Asia & Oceania Europe Sub-Saharan Africa West Asia, North Africa and Afghanistan 

Water Wars

by Luke Hally Traditional conflict modelling peacebuilding policy implementation has of late not taken into consideration the gravity and extent of contribution of the impact of water resource access has upon conflict-prone regions. This potent strategic resource has played a significant part within contemporary examples of conventional conflict. Examples that will only increase in severity and gravity as populations begin to grow and climate becomes more volatile in its ever-changing form.  Consecutive modern conflicts have had core undertones of water rights and access to clean drinking water as a stipulation…

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Sub-Saharan Africa West Asia, North Africa and Afghanistan 

Heritage Destruction: An Overlooked Conflict Contributor

by Luke Hally The looting of antiquities is a frequently overlooked aspect when considering the variables of conflict causation and continuation. The private market of antiquities is often allowed to operate with less stringent scrutiny than petroleum or rare earth minerals. This lack of scrutiny is present in the most prestigious auction houses, such as Christie’s, as recent as June 2020, with two Igbo statues looted during the Biafran war in Nigeria. It acts as a proxy front for both militant and regime officials to evade sanctions and raise funds…

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Americas Europe Middle East and Maghreb Sub-Saharan Africa Uncategorized 

Political Conflicts in 2019: Persistent continuation and surprising dynamics

by Mayely Müller and Michael Hebeisen

First published by Friedensakademie Rheinland-Pfalz

Observing political conflicts and tracing their dynamics is a complex undertaking, which requires a multilayered approach and long-term engagement. The annually published Conflict Barometer is taking up this challenge. For 2019, 358 political conflicts were recorded. The following blog article presents these recent findings and discusses how the current COVID-19 pandemic could affect the global conflict landscape.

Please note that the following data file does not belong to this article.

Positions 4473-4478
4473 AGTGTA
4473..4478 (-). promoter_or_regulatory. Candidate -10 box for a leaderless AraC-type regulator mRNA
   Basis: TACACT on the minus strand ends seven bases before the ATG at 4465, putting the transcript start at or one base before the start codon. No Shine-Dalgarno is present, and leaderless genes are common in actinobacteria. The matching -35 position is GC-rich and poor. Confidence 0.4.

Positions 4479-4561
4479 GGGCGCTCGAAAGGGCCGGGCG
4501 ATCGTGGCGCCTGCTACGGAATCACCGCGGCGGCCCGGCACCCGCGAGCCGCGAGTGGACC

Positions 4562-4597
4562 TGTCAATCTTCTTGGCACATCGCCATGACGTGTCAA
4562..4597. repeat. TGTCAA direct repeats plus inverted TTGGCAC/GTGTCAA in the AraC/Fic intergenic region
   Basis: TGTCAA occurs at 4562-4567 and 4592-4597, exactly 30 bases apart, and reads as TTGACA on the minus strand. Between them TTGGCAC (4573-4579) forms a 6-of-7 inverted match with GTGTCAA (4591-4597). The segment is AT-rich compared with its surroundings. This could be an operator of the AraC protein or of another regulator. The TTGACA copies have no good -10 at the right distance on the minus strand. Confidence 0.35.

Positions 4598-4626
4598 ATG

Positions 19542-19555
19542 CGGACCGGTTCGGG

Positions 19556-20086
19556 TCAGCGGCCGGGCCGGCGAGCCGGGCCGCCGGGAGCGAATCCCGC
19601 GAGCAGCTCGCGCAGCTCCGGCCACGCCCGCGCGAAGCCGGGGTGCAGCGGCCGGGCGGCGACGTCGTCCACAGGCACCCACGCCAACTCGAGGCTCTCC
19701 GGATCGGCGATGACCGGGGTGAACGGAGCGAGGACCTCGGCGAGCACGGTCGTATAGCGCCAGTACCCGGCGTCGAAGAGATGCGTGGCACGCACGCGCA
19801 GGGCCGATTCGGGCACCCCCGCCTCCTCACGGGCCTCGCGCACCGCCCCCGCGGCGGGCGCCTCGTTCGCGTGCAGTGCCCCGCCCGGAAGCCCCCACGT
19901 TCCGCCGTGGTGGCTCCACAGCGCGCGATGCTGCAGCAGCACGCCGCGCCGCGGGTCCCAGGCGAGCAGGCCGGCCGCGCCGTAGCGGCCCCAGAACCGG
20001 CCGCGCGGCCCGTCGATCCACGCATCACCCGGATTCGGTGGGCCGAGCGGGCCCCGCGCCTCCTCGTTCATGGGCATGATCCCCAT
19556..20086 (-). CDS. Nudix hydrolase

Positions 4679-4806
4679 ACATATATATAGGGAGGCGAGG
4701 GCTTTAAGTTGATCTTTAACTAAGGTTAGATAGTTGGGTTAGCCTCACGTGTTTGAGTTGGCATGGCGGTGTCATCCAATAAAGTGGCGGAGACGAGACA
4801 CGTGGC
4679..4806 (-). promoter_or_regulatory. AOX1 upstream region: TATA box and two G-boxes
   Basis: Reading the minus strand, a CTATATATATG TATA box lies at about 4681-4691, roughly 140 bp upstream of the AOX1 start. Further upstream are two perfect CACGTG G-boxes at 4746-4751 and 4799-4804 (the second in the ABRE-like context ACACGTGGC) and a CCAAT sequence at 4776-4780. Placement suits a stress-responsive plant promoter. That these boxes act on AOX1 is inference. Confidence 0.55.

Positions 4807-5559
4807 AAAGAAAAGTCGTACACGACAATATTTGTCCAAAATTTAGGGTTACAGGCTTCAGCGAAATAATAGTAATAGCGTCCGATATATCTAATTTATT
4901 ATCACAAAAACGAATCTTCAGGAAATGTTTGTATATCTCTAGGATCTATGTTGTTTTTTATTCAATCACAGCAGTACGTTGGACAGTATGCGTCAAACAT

The annual Conflict Barometer, a report published by the Heidelberg Institute for International Conflict Research (HIIK), is dedicated to the documentation of political conflicts worldwide. This entails the in-depth analysis of violent and non-violent conflicts in all world regions. By observing the dynamics of escalation, de-escalation, and resolution of conflicts on an annual basis, the Heidelberg approach makes conflict dynamics traceable and comparable in the long term. The continuous collection of data serves as a basis for the work and research of policymakers, NGOs, IOs, and scholars. HIIK focuses on the observation of conflicts rather than on root cause analyses. Moreover, it provides a global overview of certain dynamics, such as worldwide demonstrations in 2019.

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Sub-Saharan Africa 

The human story behind the “Virunga” movie

In April 2014, the Academy Award-nominated movie Virunga caused a worldwide outcry against the oil extraction in DR Congo’s Virunga National Park, a UNESCO World Heritage Site and home to the world’s last mountain gorillas. Only several weeks later, oil multinational SOCO International agreed to withdraw from Virunga and eventually sold its production shares in Bloc V, an area covering over one third of the park. Apart from the Virunga fimmakers, NGO heavyweights Human Rights Watch, Global Witness, the WWF, and some brave park wardens mentioned in the movie, who…

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Sub-Saharan Africa 

Islamist terrorists in the Congolese jungle? Myth and reality of the ADF

In December 2014, the renowned Swiss newspaper Neue Zürcher Zeitung published an article entitled „The ADF militia in Congo Kinshasa – Islamism in the heart of Africa”. Like other pieces in international media, the article claimed that the group Allied Democratic Forces (ADF) in the Democratic Republic of Congo (DRC) is a phenomenon of typical violent Islamism and that the group has links to known jihadist groups such as al-Shabaab or Boko Haram. In addition, ADF has also been officially identified by the Congolese government and the UN Peacekeeping Mission in…

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Sub-Saharan Africa 

The Rainbow Revolution: Why the South African students’ movement #FeesMustFall stands for much more than tuition fees

A “Rainbow Nation” was Archbishop Desmond Tutu’s idea of post-apartheid South Africa. It was 1994, apartheid had been abolished, Nelson Mandela got elected for President, the hopes of the mainly black South African population were high that their future would be a better one: A future in peace and social justice. Today, more than 20 years after Mandela’s release, universities all across the country are repeatedly being closed, destroyed and torched, foreigners are being chased away from their homes and businesses and miners’ strikes are being shot down by national…

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